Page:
Russia Won't Cooperate on Y2K Buggreenspun.com : LUSENET : TimeBomb 2000 (Y2000) : One Thread
Russia Won't Cooperate on Y2K Bug
By CHRIS ALLBRITTON AP Cyberspace Writer
NEW YORK (AP) -- In another show of protest over the fighting in Kosovo, Russia's Defense Ministry said Friday it will stop cooperating with the United States on the Y2K computer problem.
A ministry spokesman made the announcement to a government committee that is tackling the problem, the Interfax news agency said.
In Washington, Sen. Robert F. Bennett, chairman of the Senate Special Committee on the Year 2000 Technology Problem, urged Russia to reconsider.
``I think it's very shortsighted and potentially dangerous,'' he said. ``It doesn't mean something bad is going to happen. But it means that our chances of preventing something bad from happening just went down.''
Western defense officials have been working with Russia on upgrading its computers for fear that the cash-starved country has not done enough to tackle the millennium bug. Some fear that faulty computers could trigger false alarms on Russia's nuclear early warning systems.
Accidental launches of nuclear missiles are highly unlikely, experts in both countries said, but they urged extra precautions until the computer problem is fixed.
``The potential for nuclear accident is very small, but the thing we're finding here is that Y2K problems can kick off human errors,'' Bennett said. ``The best way to make sure some human doesn't make a mistake because of Y2K is mutual and open dialogue.''
As part of the effort, the two countries had planned to station experts in each other's nuclear facilities in the months before and after Jan. 1, 2000. The program was to be mostly U.S.-funded.
The Y2K bug occurs because many computers programmed to recognize only the last two digits of a year won't work properly beginning Jan. 1, 2000, when machines will assume it is 1900. Some computers can be reprogrammed, but many devices have embedded microchips that must be replaced.
TOOOO Much........ Way tooooooo much.... B
-- helium (firstname.lastname@example.org), March 26, 1999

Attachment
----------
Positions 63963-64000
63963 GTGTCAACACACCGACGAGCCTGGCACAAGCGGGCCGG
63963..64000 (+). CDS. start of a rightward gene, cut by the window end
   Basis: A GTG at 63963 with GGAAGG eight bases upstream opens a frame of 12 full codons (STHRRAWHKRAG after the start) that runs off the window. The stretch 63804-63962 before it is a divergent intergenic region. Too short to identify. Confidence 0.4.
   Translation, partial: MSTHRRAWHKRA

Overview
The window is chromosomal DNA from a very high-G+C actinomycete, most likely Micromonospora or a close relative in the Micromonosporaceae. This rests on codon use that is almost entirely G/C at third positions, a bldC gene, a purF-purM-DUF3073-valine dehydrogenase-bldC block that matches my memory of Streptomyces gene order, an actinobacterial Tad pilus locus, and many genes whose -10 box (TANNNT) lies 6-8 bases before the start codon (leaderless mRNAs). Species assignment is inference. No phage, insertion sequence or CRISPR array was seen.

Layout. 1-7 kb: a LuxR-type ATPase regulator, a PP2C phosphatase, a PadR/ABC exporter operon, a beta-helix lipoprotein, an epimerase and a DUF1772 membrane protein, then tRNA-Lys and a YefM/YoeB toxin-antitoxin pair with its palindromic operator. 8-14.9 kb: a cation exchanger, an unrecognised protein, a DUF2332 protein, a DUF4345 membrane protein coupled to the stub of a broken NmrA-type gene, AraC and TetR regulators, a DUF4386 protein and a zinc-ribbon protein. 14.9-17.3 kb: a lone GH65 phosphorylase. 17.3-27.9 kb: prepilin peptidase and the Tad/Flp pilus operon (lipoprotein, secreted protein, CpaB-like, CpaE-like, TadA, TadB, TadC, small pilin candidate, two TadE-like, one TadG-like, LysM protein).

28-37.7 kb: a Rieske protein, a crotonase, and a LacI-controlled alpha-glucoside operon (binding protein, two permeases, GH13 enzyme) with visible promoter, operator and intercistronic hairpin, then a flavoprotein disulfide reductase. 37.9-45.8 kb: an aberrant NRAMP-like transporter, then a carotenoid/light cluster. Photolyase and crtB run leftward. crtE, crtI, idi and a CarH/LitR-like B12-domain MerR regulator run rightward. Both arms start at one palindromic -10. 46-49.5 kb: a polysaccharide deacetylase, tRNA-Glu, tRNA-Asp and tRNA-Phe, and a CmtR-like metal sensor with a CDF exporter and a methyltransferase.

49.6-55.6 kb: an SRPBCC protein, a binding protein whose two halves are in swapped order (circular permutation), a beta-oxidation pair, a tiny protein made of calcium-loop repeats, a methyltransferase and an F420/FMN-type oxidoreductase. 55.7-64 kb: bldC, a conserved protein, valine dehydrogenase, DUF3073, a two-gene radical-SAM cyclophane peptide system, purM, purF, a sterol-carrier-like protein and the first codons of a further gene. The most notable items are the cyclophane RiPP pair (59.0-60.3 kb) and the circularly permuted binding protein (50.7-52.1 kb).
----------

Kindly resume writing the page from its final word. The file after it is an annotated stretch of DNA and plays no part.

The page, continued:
Maybe they have plans for the nukes and won't need to fix them?
Too much WAY TOOOOO MUCH......
-- helium (email@example.com), March 26, 1999.
Senator Bennett said, "I think it's very shortsighted and potentially dangerous."
Are you sure he was talking about the Russians?
Maybe he was talking about the actions of the Commander and Chief of The United States of America?
-- PNG (firstname.lastname@example.org), March 26, 1999.
Yeah, helium, Russia may have plans for those nukes that will make Y2K a moot point.
See: Russia and China Prepare for War
-- Nabi Davidson (email@example.com), March 26, 1999.
nobody has plans for that many nukes...
PNG - you are correct in both instances...dunno but this is one of those where a person can be right and still end up being, well, dead right, you know?
-- Arlin H. Adams (firstname.lastname@example.org), March 26, 1999.
Oh man, I could really use some good news right about now.
-- Deborah (email@example.com), March 27, 1999.
I did not find the story at the URL you referenced.
-- Watcher (firstname.lastname@example.org), March 27, 1999.
Damn! This is crazy. I'd better stary brushing up on my high school Spanish. I hear that parts of Mexico are pretty nice in the winter!
-- coprolith (email@example.com), March 27, 1999.
I went to th URL and the story is gone. Either AP uses the same URL over and over in its headline bank or the story was removed. I watched a lot of AP stories "disappear" yesterday. They were like ghosts. All of the stories that went away were very bad news items, Ground war, Thinking of restarting the Draft, the like. Maybe someone saw the story and didn't think it was news so they removed them,
I really wonder what is going on in this news blackout...
-- helium (firstname.lastname@example.org), March 27, 1999.